The Doctor (Jon Pertwee) and Jo Grant (Katy Manning) visit Strangmoor Prison to study a new method of treating criminals, in which a device called a Keller Machine changes hardened criminals into childlike innocents. Professor Kettering (Simon Lack) is manning the device in the absence of Emile Keller himself. The Doctor is suspicious, even before a string of deaths, including Professor Kettering, while the machine is operating. It appears that personal phobias are triggered, including the Doctor’s fear of fire after his ordeal in the Inferno story.
Brigadier Lethbridge-Stewart (Nicholas Courtney) and UNIT are providing security for the World Peace Conference. Captain Chin Lee (Pik-Sen Lim), whose leader is dead is behaving strangely, apparently trying to sour relations with the US. She is under the influence of the Master (Roger Delgado), a time-lord trapped on Earth like the Doctor, and she uses the Keller machine against the US delegate, Senator Alcott (Tommy Duggan), who almost dies. Chin Lee is deconditioned by the Doctor and she tells him that Emile Keller is the Master.
At Strangmoor Prison, a riot has broken out and prisoner Harry Mailer (William Marlowe), who was supposed to be next for the Keller Machine, seizes control of the prison and—you guessed it—takes Jo hostage, but she helps the guards re-take the prison. The Master turns up and gives gas grenades to Mailer and the other prisoners. The Doctor returns and is kidnapped himself, and the Master turns the machine on him—stopping one of his hearts for a time. But the Master is gradually losing control of the alien mind parasite inside, and he needs the Doctor to help him control it. But the Doctor remains under lock and key with Jo. The machine turns on the Master and tortures him with visions of the Doctor laughing.
The Master intends to recruit the prisoners as a private army. They hijack a UNIT convoy and seize a Thunderbolt Nerve Gas Missile slated for destruction, to fire it at the Peace Conference and start World War III. Captain Mike Yates (Richard Franklin) is taken prisoner. The Brigadier believes the missile is at Strangmoor and invades the prison. UNIT forces take control and Mailer is killed, but the Keller Machine is growing more powerful and overcomes the Doctor’s restraints. The Doctor believes that Barnham, having once been changed by the Keller process, is without evil and is immune to its effects.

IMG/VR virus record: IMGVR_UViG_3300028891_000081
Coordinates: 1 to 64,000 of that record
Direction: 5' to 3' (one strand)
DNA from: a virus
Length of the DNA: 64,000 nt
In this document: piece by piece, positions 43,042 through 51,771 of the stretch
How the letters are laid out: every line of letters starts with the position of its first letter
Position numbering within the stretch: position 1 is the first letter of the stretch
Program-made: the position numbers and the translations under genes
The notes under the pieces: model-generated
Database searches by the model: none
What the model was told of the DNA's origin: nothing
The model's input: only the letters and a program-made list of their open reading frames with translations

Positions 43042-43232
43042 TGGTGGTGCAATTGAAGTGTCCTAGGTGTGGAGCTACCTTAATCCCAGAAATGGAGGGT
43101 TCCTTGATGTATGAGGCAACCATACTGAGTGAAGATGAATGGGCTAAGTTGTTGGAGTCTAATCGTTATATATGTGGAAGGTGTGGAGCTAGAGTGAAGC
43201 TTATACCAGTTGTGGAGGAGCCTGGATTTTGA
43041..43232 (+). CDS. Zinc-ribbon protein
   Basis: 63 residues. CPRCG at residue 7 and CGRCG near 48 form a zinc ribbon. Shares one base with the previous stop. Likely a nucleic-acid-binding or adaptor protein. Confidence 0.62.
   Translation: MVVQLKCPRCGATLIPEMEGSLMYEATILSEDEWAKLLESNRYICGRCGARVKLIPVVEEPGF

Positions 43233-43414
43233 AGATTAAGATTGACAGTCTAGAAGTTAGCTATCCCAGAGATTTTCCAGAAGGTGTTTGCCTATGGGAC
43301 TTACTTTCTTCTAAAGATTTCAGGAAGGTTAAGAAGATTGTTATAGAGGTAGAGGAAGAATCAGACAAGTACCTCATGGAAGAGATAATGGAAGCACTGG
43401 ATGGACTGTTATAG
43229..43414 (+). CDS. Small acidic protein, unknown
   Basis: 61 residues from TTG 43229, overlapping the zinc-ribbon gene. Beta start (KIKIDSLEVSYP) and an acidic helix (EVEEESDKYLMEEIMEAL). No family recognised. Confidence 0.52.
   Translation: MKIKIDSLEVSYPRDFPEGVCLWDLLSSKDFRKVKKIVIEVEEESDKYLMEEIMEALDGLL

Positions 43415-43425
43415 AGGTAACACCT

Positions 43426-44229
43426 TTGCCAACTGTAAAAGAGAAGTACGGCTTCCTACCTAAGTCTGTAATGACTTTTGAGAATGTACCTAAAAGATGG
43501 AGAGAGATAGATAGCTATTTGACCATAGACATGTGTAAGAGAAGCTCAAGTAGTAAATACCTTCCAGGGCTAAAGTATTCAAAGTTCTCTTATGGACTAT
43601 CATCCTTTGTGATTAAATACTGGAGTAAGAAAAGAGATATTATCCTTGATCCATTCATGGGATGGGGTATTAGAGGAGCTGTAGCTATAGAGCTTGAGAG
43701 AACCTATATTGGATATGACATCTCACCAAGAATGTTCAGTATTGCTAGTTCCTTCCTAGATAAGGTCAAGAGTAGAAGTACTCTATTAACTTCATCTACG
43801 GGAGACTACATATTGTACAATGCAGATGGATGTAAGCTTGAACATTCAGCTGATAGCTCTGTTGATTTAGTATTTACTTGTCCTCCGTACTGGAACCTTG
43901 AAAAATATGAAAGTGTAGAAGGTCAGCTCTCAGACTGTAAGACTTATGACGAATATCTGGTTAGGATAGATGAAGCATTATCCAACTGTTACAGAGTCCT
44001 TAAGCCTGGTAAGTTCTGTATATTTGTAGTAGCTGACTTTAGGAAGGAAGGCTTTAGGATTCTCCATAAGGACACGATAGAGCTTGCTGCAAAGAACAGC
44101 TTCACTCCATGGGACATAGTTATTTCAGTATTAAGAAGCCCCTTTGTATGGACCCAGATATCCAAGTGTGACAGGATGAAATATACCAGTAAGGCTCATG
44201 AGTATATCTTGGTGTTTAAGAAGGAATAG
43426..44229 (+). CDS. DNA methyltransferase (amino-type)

Yates contacts UNIT and tells them the Thunderbolt is hidden on an unused airfield nearby. The Doctor contacts the Master and offers an exchange—the dematerialization circuit he has stolen from the Master’s TARDIS for the missile. The Doctor tricks the Master, using the immune Barnham to take the Keller Machine to the airfield, and turning it on. The Master is rendered helpless, and the Doctor triggers the missile’s self-destruct program, destroying both the missile and the Keller Machine. But the Master kills Barnham and escapes with the dematerialization circuit. He calls the Doctor, taunting him.
The reason that so many characters are kidnapped all the time is that cliff-hangers are needed for these six- and seven-part serials. A good bit of the job of a Doctor’s companion, notwithstanding that she is often a mathematician or a scientist, is to be kidnapped by goons or chased by monsters, preferably in a mini skirt. Still, this story was a favorite of Katy Manning—she did grab a gun from a goon and shoot wildly at him, disrupting a prison riot so the guards could take over, which came as a complete surprise. This sort of impulsive behaviour became part of her characterization. When the BBC first hired her for the role, Pertwee suggested they consider a young woman he had met in the commissary, who had impressed him. They were talking about the same person. No prisons in the UK would allow the BBC to film inside, so they used Dover Castle, which proved a great location for a military assault. The RAF provided an impressive Thunderbolt Missile, but the shoot went over-budget with the helicopter. For a while, most of this serial existed only in black-and-white, but parts found in colour were used to restore colour to the rest. The Mind-control machine was inspired by A Clockwork Orange, and I suspect by the rehabilitation chair in the “Whom Gods Destroy” episode of Star Trek: The original Series. At one point, there is a brief excerpt of “The Devil’s Triangle”, a piece by King Crimson based on the Mars suite of Gustav Holst’s The Planets.